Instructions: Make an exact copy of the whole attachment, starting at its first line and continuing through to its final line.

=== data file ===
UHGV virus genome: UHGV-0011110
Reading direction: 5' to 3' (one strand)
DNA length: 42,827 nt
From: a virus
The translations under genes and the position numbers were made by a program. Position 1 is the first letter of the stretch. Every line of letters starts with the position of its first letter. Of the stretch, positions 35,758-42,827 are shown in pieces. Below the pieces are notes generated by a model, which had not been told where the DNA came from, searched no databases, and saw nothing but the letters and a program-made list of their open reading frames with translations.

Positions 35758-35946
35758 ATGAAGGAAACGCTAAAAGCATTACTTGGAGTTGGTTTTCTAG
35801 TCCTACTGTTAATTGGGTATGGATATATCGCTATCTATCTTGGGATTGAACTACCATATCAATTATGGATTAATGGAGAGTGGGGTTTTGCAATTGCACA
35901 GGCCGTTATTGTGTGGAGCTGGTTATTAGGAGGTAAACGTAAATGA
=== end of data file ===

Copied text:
UHGV virus genome: UHGV-0011110
Reading direction: 5' to 3' (one strand)
DNA length: 42,827 nt
From: a virus
The translations under genes and the position numbers were made by a program. Position 1 is the first letter of the stretch. Every line of letters starts with the position of its first letter. Of the stretch, positions 35,758-42,827 are shown in pieces. Below the pieces are notes generated by a model, which had not been told where the DNA came from, searched no databases, and saw nothing but the letters and a program-made list of their open reading frames with translations.

Positions 35758-35946
35758 ATGAAGGAAACGCTAAAAGCATTACTTGGAGTTGGTTTTCTAG
35801 TCCTACTGTTAATTGGGTATGGATATATCGCTATCTATCTTGGGATTGAACTACCATATCAATTATGGATTAATGGAGAGTGGGGTTTTGCAATTGCACA
35901 GGCCGTTATTGTGTGGAGCTGGTTATTAGGAGGTAAACGTAAATGA